second period is where the child practices and shows that which has been presented. In math, this second period is much longer than in other areas of study. This is the time in which the child is practicing, exploring and making discoveries, day in and day out, about the concept presented. The third period is that in which the child shows understanding of the concept through teacher observation or helping someone else.

The main goal of Montessori math is to move the child from concrete to abstraction and helping him form a mathematical mind. In the book, A Way of Learning, Ann Burke Nerbert explains that “the mathematical mind derives from experience” (Stockton-Moreno, 2015). We must not rob the child from forming her mathematical mind. She must have ample time to experience the joy of working with the materials and for understanding and internalizing the processes and concepts. The materials are
multimodal in that they appeal to multiple senses. This aids in the "permanent wiring of the brain that will be available as your child gets older and uses her brain for analytical thinking and problem-solving" (Duffy, 2008). Knowing is not understanding. Montessori math provides the path toward understanding.

According to Michael Doer, the passage towards abstraction is done in four stages. The first is the Concrete stage. This is where the child works purely with the material. No works is shown on paper until the child is nearing the end of this stage. The second stage is Concrete Materials lead to Symbols. This is when the child works with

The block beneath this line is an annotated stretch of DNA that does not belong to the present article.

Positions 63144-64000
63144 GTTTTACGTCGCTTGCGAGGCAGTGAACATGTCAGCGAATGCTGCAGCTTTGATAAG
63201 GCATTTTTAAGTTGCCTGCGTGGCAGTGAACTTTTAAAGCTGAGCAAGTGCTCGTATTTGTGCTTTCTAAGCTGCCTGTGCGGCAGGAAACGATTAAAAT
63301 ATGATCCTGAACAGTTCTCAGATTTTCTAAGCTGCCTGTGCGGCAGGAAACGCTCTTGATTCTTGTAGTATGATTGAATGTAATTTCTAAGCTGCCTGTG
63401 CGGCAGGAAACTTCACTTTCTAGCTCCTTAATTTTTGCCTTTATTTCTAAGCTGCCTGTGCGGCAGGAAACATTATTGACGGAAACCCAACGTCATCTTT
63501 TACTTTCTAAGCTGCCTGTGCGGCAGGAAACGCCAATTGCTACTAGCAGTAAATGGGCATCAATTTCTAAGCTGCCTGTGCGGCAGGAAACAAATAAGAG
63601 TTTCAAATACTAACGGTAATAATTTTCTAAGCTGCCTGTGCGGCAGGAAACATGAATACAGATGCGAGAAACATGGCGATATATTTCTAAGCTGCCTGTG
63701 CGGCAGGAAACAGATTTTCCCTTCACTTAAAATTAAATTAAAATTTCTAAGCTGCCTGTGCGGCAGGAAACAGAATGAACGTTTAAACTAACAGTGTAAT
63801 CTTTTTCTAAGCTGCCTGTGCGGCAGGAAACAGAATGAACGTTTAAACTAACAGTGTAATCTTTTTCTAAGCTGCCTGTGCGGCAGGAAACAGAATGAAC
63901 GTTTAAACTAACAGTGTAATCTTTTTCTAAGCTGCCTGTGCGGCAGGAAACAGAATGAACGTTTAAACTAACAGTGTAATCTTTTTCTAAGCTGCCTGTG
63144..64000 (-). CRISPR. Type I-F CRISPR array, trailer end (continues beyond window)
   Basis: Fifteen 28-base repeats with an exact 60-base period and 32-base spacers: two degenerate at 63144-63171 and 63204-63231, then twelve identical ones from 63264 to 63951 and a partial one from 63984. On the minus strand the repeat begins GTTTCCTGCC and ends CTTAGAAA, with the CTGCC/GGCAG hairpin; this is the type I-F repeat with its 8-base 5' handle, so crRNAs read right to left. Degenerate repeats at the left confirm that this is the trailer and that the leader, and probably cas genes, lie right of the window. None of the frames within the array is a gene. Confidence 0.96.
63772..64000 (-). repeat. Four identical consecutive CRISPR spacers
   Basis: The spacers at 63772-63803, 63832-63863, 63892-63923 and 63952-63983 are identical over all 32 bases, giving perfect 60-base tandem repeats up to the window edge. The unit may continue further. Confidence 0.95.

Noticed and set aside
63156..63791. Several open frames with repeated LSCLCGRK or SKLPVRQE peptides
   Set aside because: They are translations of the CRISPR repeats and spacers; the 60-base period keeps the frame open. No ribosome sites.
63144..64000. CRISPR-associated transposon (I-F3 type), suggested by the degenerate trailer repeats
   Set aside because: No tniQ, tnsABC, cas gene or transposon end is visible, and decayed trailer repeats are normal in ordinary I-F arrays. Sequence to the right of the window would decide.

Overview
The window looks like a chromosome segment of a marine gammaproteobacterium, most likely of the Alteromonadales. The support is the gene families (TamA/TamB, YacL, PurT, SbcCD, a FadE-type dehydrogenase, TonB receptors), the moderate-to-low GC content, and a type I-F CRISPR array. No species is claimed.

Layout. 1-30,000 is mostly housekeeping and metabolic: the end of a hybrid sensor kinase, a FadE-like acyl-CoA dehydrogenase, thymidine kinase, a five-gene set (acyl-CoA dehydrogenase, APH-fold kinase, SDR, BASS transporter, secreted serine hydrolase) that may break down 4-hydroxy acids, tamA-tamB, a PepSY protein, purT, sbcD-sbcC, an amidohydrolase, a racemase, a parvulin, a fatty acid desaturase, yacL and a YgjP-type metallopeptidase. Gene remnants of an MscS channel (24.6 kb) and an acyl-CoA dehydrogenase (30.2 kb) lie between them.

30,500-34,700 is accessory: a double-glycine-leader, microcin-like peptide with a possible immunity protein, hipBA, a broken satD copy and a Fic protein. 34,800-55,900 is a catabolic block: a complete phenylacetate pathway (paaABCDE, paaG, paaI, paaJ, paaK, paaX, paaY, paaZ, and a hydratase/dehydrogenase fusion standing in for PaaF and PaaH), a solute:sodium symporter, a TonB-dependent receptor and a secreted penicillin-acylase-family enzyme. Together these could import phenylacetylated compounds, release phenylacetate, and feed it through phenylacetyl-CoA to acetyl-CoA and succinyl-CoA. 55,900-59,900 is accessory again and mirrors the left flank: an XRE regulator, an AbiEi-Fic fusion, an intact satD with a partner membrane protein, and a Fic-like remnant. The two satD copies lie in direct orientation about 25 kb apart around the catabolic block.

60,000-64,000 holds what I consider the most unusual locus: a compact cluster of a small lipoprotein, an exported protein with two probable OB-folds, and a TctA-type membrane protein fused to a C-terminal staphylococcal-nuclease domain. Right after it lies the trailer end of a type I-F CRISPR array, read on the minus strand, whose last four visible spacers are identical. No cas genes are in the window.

the materials and records the process in writing. This is the longest stage and requires
that the focus be on the process, not the end result. This is the time in which the child is “internalizing the algorithm” (Doer, 2012). Towards the end of this stage the child may begin to work with charts rather than manipulatives. The third stage is often overlooked perhaps because it is the shortest. This is the stage when Symbols connect to Concrete Material. Essentially it is the reversal of stage two. The child does the work on paper then uses the materials to check their answer. The Symbolic stage is the fourth and final stage. This is where the emphasis is on showing the written work. (Doer, 2012)

Doer also emphasizes mental calculations and mental carrying as the two key elements in reaching abstraction. Mental calculation or memorization requires that the
child know math facts with accuracy and speed. The child should take no longer than
three second to recall a fact, otherwise, memorization has not been reached and the
child is calculating. Accuracy should be no less than 98%. It should be recall only. The
second key, mental carrying, requires that the child be able to keep track of the carrying without making a mark on paper. Having the child work on other forms of memorization, such as poems or definitions, will greatly help achieve this goal.

Math is part of our society. We need it in order to function. But there is also a math phobia. Math in Montessori makes it more than accessible, it makes it real. Whenever possible, real life problems should be presented to the child so as to give her
the context for these new skills. Among with word problems, research in the area of
math is a great way to expose the child to the practicality of math. We must cultivate a love and understanding of mathematics in our children by proving the keys and allowing them to make their own discoveries.

Diana Haro Reynolds - Lower Elementary Teacher/Intern



References

Doer, M. (2012). Numbers: Montessori arithmetic for lower elementary.

Duffy, M. (2008). Math works: Montessori math and the developing brain. Hollidaysburg,

PA: Parent Child Press.

Stockton-Moreno, L. (2015). MONT. 633*01, week 1 notes [PowerPoint slides].